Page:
Grow Your Blog – Strategies to Explode Pinterest Traffic
If you want to grow your blog, Pinterest is the way to do it.
But growing your Pinterest account can be a struggle in and of itself. However, with some basic strategies, Pinterest is a breeze!
My Pinterest growth in two months:
April 5k monthly viewers → June 291k monthly viewers (5,700% increase)
I started my blog back in March and by April, I had 5,000 monthly viewers on my Pinterest account. That number grew to 30k in May. Now in June, I have an astonishing 291k monthly viewers on my account. That’s a 5,700% increase! In two months!
May 45 followers → June 653 followers (1,350% increase)
These same strategies helped me grow from just 45 Pinterest followers in May to 653 followers in June.
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How to grow your Pinterest followers and monthly viewers in just two months
Pin amazing content
Great content is the most organic way to gain followers.
Create at least 15-20 boards, relating to your blog’s topic. You can throw in a few boards you’re interested in that you know your audience will love as well. I have a board called “Homespiration” that is filled with dreamy decor and homes. That board gets a lot of followers on its own too 🙂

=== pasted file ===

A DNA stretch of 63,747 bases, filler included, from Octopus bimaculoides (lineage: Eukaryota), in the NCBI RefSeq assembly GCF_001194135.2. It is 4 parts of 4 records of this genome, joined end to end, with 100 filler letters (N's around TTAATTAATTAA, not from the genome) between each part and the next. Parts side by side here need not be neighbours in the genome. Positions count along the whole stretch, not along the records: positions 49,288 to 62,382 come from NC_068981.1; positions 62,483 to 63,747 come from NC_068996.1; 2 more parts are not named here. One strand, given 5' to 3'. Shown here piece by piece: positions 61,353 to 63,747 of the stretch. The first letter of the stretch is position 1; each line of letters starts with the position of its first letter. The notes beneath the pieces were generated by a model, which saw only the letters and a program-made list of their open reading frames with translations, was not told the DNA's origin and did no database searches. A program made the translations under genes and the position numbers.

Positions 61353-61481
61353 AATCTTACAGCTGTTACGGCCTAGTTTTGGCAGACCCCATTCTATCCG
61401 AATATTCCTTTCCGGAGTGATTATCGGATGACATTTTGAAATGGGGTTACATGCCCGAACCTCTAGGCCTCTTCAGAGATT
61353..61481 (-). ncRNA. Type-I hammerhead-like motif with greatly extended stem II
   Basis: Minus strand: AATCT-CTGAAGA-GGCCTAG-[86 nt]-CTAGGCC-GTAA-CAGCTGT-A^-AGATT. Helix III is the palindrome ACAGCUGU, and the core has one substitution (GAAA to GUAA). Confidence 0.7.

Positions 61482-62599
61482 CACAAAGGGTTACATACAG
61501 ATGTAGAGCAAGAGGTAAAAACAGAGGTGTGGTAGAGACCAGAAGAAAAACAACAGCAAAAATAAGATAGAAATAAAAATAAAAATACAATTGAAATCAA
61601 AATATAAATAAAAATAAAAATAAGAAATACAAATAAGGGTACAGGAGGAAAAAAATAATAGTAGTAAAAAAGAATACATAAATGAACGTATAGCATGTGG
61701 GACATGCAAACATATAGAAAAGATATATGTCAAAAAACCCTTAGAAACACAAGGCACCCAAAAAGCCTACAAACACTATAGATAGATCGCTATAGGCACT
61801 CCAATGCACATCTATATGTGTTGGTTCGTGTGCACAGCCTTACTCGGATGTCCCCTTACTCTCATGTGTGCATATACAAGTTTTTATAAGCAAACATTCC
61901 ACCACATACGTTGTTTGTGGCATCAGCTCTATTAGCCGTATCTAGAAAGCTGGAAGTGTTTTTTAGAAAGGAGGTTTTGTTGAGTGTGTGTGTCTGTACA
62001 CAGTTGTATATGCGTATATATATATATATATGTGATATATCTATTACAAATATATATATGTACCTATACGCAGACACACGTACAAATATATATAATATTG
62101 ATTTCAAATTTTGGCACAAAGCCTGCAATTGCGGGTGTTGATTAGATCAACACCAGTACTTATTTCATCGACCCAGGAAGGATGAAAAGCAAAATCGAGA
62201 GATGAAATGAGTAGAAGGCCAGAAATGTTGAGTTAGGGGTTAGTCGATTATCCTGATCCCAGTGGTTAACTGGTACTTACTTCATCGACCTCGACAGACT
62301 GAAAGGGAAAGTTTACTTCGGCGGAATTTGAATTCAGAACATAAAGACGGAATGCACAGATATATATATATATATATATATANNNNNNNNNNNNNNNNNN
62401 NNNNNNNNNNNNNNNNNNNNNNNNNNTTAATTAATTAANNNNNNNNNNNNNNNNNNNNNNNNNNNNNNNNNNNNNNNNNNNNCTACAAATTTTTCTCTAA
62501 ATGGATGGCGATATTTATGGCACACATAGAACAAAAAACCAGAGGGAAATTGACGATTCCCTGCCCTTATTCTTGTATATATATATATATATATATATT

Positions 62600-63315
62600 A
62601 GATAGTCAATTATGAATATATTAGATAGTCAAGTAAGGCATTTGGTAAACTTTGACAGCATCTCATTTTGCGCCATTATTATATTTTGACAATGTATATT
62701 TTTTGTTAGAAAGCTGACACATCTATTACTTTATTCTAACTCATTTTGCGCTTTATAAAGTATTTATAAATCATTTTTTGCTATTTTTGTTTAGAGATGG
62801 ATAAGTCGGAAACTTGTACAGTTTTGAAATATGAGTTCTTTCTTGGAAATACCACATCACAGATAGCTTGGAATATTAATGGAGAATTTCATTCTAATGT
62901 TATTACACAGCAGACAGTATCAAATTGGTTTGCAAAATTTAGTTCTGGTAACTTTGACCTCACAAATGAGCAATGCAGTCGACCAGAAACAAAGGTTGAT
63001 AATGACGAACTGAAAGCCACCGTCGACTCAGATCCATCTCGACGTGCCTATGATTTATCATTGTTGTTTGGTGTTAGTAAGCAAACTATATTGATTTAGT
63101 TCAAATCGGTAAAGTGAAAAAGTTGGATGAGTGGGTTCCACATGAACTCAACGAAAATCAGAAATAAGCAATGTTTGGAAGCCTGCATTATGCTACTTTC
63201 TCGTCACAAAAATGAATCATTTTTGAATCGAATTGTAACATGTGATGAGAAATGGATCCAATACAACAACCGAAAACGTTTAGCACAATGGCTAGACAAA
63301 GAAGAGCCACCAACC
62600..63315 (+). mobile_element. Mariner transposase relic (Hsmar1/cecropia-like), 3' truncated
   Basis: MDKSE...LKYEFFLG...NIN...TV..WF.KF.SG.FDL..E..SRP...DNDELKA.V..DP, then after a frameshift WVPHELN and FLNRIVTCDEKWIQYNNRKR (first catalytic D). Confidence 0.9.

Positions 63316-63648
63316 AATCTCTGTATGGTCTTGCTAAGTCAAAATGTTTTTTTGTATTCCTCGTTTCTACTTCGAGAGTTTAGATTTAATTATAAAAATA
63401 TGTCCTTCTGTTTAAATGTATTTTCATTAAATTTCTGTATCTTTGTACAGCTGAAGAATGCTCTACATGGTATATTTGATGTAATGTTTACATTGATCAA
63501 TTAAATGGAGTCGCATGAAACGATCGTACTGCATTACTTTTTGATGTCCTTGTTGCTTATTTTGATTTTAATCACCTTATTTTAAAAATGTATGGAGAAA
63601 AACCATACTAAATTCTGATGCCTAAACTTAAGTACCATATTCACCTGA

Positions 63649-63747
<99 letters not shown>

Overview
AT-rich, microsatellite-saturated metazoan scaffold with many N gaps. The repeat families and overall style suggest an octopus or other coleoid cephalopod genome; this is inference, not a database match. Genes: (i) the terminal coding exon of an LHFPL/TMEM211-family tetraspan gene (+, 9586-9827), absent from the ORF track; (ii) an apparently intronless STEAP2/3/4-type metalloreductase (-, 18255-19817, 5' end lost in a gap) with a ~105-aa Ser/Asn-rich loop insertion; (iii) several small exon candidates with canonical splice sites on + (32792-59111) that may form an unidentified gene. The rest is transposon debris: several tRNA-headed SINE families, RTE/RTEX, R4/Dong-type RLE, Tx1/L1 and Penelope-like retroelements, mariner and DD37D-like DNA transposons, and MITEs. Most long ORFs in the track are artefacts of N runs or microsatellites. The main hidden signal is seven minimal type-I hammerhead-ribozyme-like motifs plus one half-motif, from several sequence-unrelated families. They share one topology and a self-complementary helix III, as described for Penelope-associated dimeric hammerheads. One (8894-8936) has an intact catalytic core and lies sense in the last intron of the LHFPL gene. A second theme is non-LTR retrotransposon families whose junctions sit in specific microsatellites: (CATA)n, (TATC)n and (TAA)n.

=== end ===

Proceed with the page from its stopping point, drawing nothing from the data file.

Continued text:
After you’ve created 15-20 boards, it’s time to fill them up!
Quality over quantity. Fill your feed with quality pins. DO NOT spam your followers with a bunch of pins they aren’t going to be interested in ← easy way to get unfollowed.
Infographics do really well, so make sure you pin them.
Pin your own graphics. Make sure you link your pin to a post on your website or your blog’s homepage.
When you’re starting out, you won’t have a lot of your own pins so just try to scatter your pins evenly among other pins. Once you build a larger content library (more than 100 posts), you want to pin your original pins almost exclusively (AnastasiaBlogger suggests the 80/20 rule, favoring your pins).
Infographics are the best kind of pins. An infographic I created went viral and got over 900 repins, which brought my blog a ton of traffic from that one post alone.
Canva is the free designing website I use to create all my Pinterest graphics. They offer plenty of free templates and after a few quick edits, you end up with an amazing pin with minimal effort.
Create text that stands out. For example ‘Strategies to Explode Pinterest Traffic’ vs ‘Strategies to Increase Pinterest Traffic.’ Make your pins intriguing and clickable. Change up your text for pins for the same post.
*This is called A/B testing or split testing. A particular pin might perform much better than another simply because you used a different line of text, color scheme, photo, or font.